Screening for antimicrobial and anti inflammatory activities and, formulation studies on the extracts of selected medicinal plants topically applied in Ethiopia

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Addis Ababa University


In an attempt to integrate traditionally used herbal products into modern topical formulation, extracts of the leaves of Maesa lanceolata (Myrsinaceae), Osyris quadripartita Decn. (Santalaceae), Steganotaenia araliacea Hochst ExA. Rich (Apiaceae), Cadaba farinosa (Capparidaceae) and; the aerial parts of Plantago lanceolata (Plantagonaceae) and Alachemilla pedata A. Rich (Rasaceae) have been screened for their antibacterial and antifungal activities. All hydroalcoholic extracts, except C. farinosa and S. araliacea were active against E. coli. And, all extracts had activities against S. aureus and P. aeroginosa. Similarly, screeneing of the total extracts against Candida albicans and Trichophyton mentagrophytes indicated that all extracts, except P. lanceolata on both strains and C. farinosa on T. mentagrophytes, were active. But none of the extracts tested displayed activity against Aspergillus niger. The antimicrobial activities of A. pedata and M. lanceolata were higher than those plants tested and hence, further works have been undertaken on these plants. In an attempt to localize the active ingredients, successive fractionation with petroleum ether, chloroform, acetone and methanol have been carried out. The antimicrobial activity study of the various fractions revealed that the antimicrobial effect of A. pedata was because of the non-polar components (petroleum ether fraction) and that of M. lanceolata, the activities were distributed among the various fractions. The action against T. mentagrophytes of the latter was entirely because of the polar compounds present in the methanol extract. To assess the clinical utility of these plants, MICs were determined. Accordingly, the results for A. pedata were 5 mg/ml against S. aureus and E. coli and, 10 mg/ml for C. albicans using agarwell diffusion technique. The MIC of this plant extract using agar dilution technique on the same bacteria was 0.125 mg/ml. Similarly; the MIC of M. lanceolata was 1.25 mg/ml against the abovementioned bacteria and, 0.625 mg/ml against fungi using agar-well diffusion technique. And, using dilution technique, the result was 1.25 mg/ml for bacteria and 0.0625 mg/ml for fungi. Anti-inflammatory activities and semi-quantitative standardization works were also conducted and it was found that M. lanceolata has significant anti-inflammatory activity at 100 mg/kg and 750mg/kg with better activity at 100 mg/kg. Similarly, A. pedata has also displayed antiinflammatory activity, even though the effect was less than M. lanceolata. The water extractive values were 4.66 and 5.24% (W/W) for A. pedata and M. lanceolata, respectively. Successive extractive values using petroleum ether, chloroform, acetone, methanol and water were (3.20, 4.56), (3.38, 4.36), 1.28, 0.56), (5.38, 6.52), (4.60, 6.64) for A. pedata and M. lanceolata, respectively. Ash value determination and TLC-fingerprinting were also conducted as part of the standardization work. Ointments and creams were formulated using the hadroalcoholic extracts of A. pedata and M. lanceolata. Study on the in vitro performances of the proposed formulations indicated that releases from hydrophilic bases were better and polyethylene glycol-based preparations were superior in activity than formulations prepared with hydrophobic bases. Furthermore, the in vitro performances of the formulated topical dosage forms were comparable to the activity of locally available marketed antimicrobial products.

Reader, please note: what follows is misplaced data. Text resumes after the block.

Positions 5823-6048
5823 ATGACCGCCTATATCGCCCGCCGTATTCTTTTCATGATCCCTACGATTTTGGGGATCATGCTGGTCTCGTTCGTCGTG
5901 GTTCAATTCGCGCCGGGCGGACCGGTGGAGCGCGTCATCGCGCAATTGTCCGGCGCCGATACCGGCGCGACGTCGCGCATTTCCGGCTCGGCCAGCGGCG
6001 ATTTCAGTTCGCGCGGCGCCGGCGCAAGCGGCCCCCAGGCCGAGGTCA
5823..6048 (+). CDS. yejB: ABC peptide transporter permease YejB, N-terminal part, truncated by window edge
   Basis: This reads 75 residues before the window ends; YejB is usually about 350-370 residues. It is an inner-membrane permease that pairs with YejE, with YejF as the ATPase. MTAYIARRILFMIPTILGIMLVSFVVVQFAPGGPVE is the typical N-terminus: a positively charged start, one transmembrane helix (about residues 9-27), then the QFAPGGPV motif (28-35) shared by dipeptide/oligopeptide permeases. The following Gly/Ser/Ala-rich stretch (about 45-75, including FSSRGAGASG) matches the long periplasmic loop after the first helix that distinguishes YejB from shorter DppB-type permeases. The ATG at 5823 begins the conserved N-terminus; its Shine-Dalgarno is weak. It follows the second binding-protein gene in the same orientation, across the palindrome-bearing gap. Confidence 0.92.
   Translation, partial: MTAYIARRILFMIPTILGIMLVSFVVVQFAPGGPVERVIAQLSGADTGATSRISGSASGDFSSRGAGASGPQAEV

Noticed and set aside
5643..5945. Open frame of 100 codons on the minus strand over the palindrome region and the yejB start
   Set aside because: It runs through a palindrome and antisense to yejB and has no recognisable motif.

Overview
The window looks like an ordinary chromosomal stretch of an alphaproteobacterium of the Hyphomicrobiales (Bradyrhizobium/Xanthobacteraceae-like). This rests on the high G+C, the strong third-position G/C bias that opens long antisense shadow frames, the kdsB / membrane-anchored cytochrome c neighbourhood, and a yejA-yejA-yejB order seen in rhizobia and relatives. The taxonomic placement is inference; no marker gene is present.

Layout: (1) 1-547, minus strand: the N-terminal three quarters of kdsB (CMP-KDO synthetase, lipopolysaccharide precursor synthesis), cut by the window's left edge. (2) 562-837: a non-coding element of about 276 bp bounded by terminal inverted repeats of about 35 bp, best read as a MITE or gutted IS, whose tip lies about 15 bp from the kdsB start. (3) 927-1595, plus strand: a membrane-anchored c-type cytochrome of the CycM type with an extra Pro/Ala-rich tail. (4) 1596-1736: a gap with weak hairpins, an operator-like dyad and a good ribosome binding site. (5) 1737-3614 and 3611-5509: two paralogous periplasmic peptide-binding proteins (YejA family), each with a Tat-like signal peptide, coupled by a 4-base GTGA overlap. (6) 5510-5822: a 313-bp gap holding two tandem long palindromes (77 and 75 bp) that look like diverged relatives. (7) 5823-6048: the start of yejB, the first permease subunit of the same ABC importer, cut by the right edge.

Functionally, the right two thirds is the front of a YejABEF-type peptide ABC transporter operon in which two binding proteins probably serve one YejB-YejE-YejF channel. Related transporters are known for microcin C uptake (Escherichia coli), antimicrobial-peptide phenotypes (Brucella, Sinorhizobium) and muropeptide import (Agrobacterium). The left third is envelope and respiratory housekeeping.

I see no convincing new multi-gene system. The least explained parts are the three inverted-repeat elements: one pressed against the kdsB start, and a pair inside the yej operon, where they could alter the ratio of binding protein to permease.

Antimicrobial ; Anti inflammatory